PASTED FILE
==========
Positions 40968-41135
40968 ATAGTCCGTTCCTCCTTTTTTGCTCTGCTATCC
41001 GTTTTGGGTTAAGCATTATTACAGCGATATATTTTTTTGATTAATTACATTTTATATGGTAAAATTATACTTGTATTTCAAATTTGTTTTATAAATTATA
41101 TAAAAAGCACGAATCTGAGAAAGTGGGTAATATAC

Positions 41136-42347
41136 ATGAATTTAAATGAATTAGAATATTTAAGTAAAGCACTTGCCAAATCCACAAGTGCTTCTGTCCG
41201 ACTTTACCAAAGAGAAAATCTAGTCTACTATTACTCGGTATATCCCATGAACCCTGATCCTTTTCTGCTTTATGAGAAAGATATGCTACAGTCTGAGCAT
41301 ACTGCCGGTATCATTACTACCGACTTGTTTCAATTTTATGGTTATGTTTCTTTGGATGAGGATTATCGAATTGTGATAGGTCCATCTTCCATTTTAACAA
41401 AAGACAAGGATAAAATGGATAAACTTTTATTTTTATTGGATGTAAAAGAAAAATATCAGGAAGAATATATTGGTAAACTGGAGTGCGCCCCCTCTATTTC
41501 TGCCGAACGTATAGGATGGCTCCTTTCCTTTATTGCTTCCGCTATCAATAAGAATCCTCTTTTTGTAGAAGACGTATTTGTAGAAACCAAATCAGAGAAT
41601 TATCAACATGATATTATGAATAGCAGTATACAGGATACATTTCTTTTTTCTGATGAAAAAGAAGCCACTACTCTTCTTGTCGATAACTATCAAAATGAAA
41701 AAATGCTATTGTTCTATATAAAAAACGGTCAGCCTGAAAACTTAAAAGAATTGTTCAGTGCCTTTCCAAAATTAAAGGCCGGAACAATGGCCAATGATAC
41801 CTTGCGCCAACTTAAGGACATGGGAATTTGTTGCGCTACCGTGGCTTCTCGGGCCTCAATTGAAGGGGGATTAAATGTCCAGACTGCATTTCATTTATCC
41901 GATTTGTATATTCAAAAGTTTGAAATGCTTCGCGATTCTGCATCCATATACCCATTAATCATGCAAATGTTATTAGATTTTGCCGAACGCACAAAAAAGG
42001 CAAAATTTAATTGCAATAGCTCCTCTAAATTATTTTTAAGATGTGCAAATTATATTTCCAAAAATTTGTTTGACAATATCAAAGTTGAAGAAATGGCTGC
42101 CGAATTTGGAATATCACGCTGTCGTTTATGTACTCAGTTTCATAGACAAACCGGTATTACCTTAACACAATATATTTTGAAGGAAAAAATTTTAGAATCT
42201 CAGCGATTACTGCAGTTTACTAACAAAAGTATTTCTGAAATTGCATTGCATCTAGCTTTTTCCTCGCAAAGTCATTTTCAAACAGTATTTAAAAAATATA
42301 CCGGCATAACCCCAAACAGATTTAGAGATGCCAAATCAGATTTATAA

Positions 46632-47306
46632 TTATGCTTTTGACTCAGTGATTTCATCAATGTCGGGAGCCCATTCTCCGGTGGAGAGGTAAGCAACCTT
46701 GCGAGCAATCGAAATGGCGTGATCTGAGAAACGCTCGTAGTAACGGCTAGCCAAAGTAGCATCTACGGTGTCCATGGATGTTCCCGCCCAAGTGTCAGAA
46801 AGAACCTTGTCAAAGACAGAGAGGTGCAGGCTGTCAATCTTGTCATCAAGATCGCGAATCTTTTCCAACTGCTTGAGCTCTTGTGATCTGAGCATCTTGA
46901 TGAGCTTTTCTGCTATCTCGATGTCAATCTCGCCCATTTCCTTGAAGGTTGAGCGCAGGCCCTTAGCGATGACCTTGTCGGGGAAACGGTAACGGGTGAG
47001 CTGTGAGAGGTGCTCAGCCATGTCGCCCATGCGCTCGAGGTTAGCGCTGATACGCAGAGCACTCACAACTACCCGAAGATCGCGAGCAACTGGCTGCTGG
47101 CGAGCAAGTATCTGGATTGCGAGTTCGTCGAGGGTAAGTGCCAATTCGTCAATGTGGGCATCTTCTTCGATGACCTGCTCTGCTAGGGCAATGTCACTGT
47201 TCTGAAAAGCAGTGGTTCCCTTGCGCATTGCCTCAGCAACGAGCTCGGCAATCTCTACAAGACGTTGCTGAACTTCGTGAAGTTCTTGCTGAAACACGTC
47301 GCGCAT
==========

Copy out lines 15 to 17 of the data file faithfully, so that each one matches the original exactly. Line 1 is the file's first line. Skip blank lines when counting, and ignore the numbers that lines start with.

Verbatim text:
42001 CAAAATTTAATTGCAATAGCTCCTCTAAATTATTTTTAAGATGTGCAAATTATATTTCCAAAAATTTGTTTGACAATATCAAAGTTGAAGAAATGGCTGC
42101 CGAATTTGGAATATCACGCTGTCGTTTATGTACTCAGTTTCATAGACAAACCGGTATTACCTTAACACAATATATTTTGAAGGAAAAAATTTTAGAATCT
42201 CAGCGATTACTGCAGTTTACTAACAAAAGTATTTCTGAAATTGCATTGCATCTAGCTTTTTCCTCGCAAAGTCATTTTCAAACAGTATTTAAAAAATATA